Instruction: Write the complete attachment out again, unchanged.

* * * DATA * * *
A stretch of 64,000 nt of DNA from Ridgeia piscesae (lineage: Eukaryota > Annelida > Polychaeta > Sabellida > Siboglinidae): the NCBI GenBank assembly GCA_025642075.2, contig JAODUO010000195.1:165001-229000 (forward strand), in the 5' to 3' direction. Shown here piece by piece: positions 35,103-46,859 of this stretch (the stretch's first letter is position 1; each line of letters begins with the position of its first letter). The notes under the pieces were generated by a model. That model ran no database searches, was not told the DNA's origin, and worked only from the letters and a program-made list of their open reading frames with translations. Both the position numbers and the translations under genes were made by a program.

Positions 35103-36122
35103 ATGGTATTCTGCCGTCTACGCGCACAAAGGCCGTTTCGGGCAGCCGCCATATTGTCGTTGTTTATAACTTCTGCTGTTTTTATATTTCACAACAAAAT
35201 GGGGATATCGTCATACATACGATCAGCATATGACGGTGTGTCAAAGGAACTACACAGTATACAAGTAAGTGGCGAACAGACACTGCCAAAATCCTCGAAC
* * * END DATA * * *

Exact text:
A stretch of 64,000 nt of DNA from Ridgeia piscesae (lineage: Eukaryota > Annelida > Polychaeta > Sabellida > Siboglinidae): the NCBI GenBank assembly GCA_025642075.2, contig JAODUO010000195.1:165001-229000 (forward strand), in the 5' to 3' direction. Shown here piece by piece: positions 35,103-46,859 of this stretch (the stretch's first letter is position 1; each line of letters begins with the position of its first letter). The notes under the pieces were generated by a model. That model ran no database searches, was not told the DNA's origin, and worked only from the letters and a program-made list of their open reading frames with translations. Both the position numbers and the translations under genes were made by a program.

Positions 35103-36122
35103 ATGGTATTCTGCCGTCTACGCGCACAAAGGCCGTTTCGGGCAGCCGCCATATTGTCGTTGTTTATAACTTCTGCTGTTTTTATATTTCACAACAAAAT
35201 GGGGATATCGTCATACATACGATCAGCATATGACGGTGTGTCAAAGGAACTACACAGTATACAAGTAAGTGGCGAACAGACACTGCCAAAATCCTCGAAC